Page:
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Am Fam Physician. 2001 Apr 1;63(7):1279-1281.

Funds for NIH Research, Health Professions at Issue in Budget

The Bush administration budget blueprint, released in February, contains few specifics regarding individual health programs, but does signal changes to come. The proposed budget includes $23.1 billion in funding for the National Institutes of Health (NIH), a $2.8 billion increase from current funding. Research on cancer, diabetes, Alzheimer's disease and Parkinson's disease is highlighted as a priority area, along with the Human Genome Project.

In contrast, while not specifying a dollar amount, the blueprint states that funding for health professions programs, which includes support for family practice and other primary care education programs, will be reduced. The proposal emphasizes that grants for health professions education were developed in response to a physician shortage and that currently there is no physician shortage. It also notes that the professions served by these programs are “well paid” and that the market is sufficient to regulate supply. Therefore, support for health professions will concentrate on the nursing shortage and improving diversity.

Physicians with Heart Airlift Returns from Vietnam

Delegates for Physicians with Heart returned recently from a humanitarian mission to Vietnam, where they delivered $4.25 million worth of medical supplies to Vietnam and met with Vietnamese medical professionals to promote the development of family practice. “In Vietnam, the concept of family practice is extremely new, and we are often greeted by a mixture of great interest and skepticism about the breadth of our specialty,” said Daniel Ostergaard, M.D., vice president for international and interprofessional activities at the American Academy of Family Physicians (AAFP). Five family physicians traveled to the Institute for Health Strategy and Policy in Hanoi to meet with about 20 Vietnamese medical professionals and health system researchers to provide some insight into the world of family practice in the United States. Physicians with Heart is an international humanitarian project sponsored by the AAFP, the AAFP Foundation (the philanthropic arm of the AAFP) and Heart to Heart International (a humanitarian medical relief organization). The airlift received support from pharmaceutical companies and transportation was provided by the U.S. State Department.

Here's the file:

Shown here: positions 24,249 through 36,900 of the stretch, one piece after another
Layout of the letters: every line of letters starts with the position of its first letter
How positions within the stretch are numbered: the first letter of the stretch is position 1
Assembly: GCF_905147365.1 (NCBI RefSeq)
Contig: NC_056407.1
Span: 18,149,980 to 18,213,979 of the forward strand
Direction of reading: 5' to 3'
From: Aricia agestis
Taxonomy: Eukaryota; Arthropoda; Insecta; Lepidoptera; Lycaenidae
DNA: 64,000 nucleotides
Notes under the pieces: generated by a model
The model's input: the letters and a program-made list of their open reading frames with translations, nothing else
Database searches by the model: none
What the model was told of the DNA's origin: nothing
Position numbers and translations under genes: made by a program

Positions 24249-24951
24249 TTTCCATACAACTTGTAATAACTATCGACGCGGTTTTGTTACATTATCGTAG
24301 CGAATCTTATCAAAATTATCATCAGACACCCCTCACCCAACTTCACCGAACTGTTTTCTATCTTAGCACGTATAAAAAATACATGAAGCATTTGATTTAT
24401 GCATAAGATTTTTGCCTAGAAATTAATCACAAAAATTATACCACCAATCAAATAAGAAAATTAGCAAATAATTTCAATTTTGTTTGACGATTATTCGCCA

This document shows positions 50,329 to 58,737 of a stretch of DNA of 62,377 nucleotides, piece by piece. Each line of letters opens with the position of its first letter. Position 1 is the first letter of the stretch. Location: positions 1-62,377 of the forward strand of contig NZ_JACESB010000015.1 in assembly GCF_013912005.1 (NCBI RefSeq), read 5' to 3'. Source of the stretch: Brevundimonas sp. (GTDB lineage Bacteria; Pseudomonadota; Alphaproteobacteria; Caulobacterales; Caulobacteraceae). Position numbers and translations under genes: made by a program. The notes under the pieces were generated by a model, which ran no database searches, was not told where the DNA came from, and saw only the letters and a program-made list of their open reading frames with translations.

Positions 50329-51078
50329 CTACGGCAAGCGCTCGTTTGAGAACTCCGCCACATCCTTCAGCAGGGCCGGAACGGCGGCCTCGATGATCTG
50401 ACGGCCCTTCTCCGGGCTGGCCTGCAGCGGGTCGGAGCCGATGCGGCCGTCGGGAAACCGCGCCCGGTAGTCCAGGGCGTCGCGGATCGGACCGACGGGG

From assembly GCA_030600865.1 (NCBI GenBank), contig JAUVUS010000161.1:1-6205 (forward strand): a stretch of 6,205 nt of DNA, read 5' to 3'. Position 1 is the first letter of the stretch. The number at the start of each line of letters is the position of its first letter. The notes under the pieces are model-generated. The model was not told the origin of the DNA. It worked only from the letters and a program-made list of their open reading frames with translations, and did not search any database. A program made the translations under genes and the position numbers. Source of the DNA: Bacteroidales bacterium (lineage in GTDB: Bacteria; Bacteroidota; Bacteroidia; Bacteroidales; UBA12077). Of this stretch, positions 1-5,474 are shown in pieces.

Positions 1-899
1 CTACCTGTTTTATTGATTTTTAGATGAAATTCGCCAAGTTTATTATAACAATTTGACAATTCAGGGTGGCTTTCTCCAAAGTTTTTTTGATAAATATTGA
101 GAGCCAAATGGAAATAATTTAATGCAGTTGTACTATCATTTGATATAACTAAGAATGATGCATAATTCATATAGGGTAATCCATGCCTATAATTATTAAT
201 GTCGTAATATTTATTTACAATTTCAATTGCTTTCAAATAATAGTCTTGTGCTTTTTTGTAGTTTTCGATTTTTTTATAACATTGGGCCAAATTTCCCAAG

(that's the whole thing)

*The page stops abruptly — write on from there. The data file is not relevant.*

Physician Organizations Favor IOM's Call for Action

Physician groups are voicing support for the recent report of the Institute of Medicine (IOM) titled “Crossing the Quality Chasm: A New Health System for the 21st Century.” The report, released March 1, described the nation's health care system as disjointed and inefficient and called for an overhaul. The study went on to say that patients lack the up-to-date information they need to control health care decisions and too often are put in harm's way by poor quality of care. In a joint statement, the AAFP, American College of Physicians-American Society of Internal Medicine and the American Medical Association expressed support for the report. The organizations emphasized their commitment to learning about the nature of issues related to quality and to developing solutions addressing them. The IOM report may be found at http://national-academies.org.

AAFP Hails Bill to Allow FDA Regulation of Tobacco

The introduction of a bill that would give the U.S. Food and Drug Administration (FDA) the authority to regulate tobacco products was met with enthusiasm from the AAFP. The efforts by the authors of the bill, Sens. Tom Harkin (D-Iowa), Lincoln Chafee (R-R.I.) and Bob Graham (D-Fla.) should be supported, said AAFP President Richard G. Roberts, M.D., J.D. Dr. Roberts called tobacco use one of the greatest health risks facing patients and says the FDA should have full jurisdiction over tobacco products and nicotine delivery devices. Nicotine products should be subject to pertinent regulations regarding food, food additives and pharmacologically active ingredients, said Dr. Roberts. Tobacco use causes more than 400,000 deaths each year—one of every five deaths in the United States.

HRSA Announces $40 Million in CAP Grants

More than $40 million in federal money will be available from fiscal year 2001 funds under the Community Access Program (CAP), part of the Department of Health and Human Services' effort to improve access to health care by uninsured Americans. About 40 local communities will share in the grants, which will be used to integrate providers—especially those who treat the uninsured—into networks that offer a range of services to the uninsured. In the initial round of grants, announced September 2000, 23 networks of health care providers, hospitals, community health centers and local governments shared about $22 million in CAP funds. CAP is administered by the Health Resources and Services Administration (HRSA). Organizations interested in obtaining applications for the funds may phone HRSA at 877-477-2123. Completed applications are due by May 7; awards will be announced in September.

Multimedia Education Kit Explains Human Genome Project

The Human Genome Project has created a free multimedia kit to serve as an educational tool for high school students and the general public. The kit, titled “The Human Genome Project: Exploring Our Molecular Selves,” includes a multimedia CD-ROM, video documentary, a commemorative wall poster and an informational brochure, “Genetics: The Future of Medicine.” The Human Genome Project began in 1990. For more information, to request a free kit, or to use select kit components online, visit http://www.nhgri.nih.gov/educationkit.


Copyright © 2001 by the American Academy of Family Physicians.
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